tyrone said...

p.s.--have taught Is Literary History Possible a couple of times in my theory course. Needless to say, the surly English majors, who hate having to take "theory" anyway, often come away with a different conclusion--so just drop the damned course from the curroculum and be done with it!


Peter said...

Hey Mark/

I agree with Tyrone about Davidson's book. (Whatsup, Tyrone?) It's such a generous book in its way, treating work I care about in ways that deserve rereading.

I'd also recommend Bob von Hallberg's "Poetry, Politics, and Intellectuals: A History of American Poetry, 1945-1995," which was published as volume 8 of the Cambridge History of American Literature. (Which means you probably have to read it/get it through the library; that's how I read it.)

I'm not a fan of Perloff's version of the story of post-modern poetry, to be honest. I prefer Jed Rasula's in "American Poetry Wax Museum" &, even better, in "This Compost," which isn't a history in any sense; rather, it's what the title says - a rich mulch of texts fermenting & forming new matter for nourishing the starved soils of These States, poetry wise.

That said, & since you don't seem to be making any moves on a Ronald Johnson biography, dude, let me urge you to write the history of our more recent poetry. Call it "Eye, Ear, & Mind." You can thank me in the acknowledgements.

(By the by, I'm leading a Zukofsky reading group with a grad student at SAIC; we're going through "A" with yr "Poem of a Life" as our guide. Good times!)


E. M. Selinger said...


You mention the Ross as a model. I picked that up to browse the other day--from it, drifted back to Kenner's "Sinking Island." Good times, as P says.

Maybe one reason there's no such book yet lies in the lack of an audience--or, at least, a recognized, institutional audience--for it? Ross has a "general reader" in mind; so does Kenner; haven't most publishers given up on that for books on poetry, other than perhaps books on _poets_?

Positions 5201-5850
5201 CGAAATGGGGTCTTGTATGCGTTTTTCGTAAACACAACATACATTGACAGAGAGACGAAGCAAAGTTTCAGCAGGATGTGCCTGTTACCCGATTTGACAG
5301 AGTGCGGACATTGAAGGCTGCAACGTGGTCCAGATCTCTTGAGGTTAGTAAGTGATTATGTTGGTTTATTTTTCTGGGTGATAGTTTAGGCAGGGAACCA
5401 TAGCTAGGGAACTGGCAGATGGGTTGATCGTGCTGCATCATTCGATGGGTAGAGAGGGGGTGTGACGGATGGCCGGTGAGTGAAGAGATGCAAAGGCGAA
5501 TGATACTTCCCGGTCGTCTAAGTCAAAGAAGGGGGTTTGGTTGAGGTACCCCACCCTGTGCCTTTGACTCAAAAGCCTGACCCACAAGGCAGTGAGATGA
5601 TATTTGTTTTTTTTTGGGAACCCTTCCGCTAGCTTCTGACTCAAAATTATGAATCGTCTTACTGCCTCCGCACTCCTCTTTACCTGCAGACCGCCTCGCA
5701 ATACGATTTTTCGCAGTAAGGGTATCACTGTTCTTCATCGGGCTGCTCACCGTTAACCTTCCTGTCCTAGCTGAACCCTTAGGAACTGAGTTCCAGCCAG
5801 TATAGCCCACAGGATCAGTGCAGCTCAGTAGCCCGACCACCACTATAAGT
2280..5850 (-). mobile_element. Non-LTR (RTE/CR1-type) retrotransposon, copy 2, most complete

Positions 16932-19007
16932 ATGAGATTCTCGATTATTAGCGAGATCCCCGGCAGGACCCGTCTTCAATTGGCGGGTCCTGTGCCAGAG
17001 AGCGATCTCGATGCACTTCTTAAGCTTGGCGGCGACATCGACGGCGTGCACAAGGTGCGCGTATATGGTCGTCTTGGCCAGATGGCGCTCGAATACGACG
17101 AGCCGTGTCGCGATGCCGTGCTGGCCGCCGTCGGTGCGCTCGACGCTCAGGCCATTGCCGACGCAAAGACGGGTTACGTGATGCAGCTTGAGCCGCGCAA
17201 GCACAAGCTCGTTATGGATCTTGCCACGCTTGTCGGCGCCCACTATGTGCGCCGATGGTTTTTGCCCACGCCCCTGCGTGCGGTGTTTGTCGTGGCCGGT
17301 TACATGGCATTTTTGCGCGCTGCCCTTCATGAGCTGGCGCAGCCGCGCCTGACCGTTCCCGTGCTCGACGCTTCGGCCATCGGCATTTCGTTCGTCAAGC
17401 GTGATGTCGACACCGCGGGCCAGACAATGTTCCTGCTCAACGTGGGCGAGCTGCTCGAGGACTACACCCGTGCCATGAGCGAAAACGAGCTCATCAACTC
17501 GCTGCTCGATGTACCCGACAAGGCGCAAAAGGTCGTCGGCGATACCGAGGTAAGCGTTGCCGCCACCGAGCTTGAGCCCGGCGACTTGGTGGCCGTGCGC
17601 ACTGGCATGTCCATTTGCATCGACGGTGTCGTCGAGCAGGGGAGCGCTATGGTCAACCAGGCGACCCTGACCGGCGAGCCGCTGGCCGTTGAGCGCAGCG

That leaves poets, profs, and grad students--all of whom might be expected to prefer the more tightly (or restrictively) focused books that do exist. Yes? Or am I looking at this through the wrong end of the telescope?

Maybe no one's written one because we're all too damned lazy, nowadays. Kids today...

But hey, I'm taking notes here for next summer's reading--and if you write it, I'll order up copies for a graduate seminar, scout's honor.


Peggy said...

"That said, & since you don't seem to be making any moves on a Ronald Johnson biography"

must mean pleasegod you will write the Prynne biography..."Aye, Aer,& Main'd" :)

Vance Maverick said...

You can do better than Ross. I enjoyed the book, I'll admit -- but for nostalgic reasons. As an aspiring teenage composer in the '70s, I read everything I could find in the libraries on "modern music", i.e., modern classical music. Among this corpus were dozens of books in the same genre -- nontechnical surveys with anecdotes and some historical perspective. Perfectly respectable, but limited. Ross reminded me vividly of those days (when it still could seem that Boulez/Stockhausen/Xenakis were on the cutting edge to somewhere) but he didn't dig deep. His intermittent "technical" asides (mostly naming a note or key or chord) don't help (I suspect him of mystification). I was grateful to have my dormant enthusiasms stimulated, but that's not entirely to Ross's credit. Having read your Zuk biography, I know you're capable of something more rewarding.

Vance Maverick said...

Whatever the MacArthurcommittee may say.

Norman Finkelstein said...

Not exactly a "baseline history," but still very helpful, even after some time has passed, is Alan Golding's From Outlaw to Classic, plus Alan's more recent forays in essay form.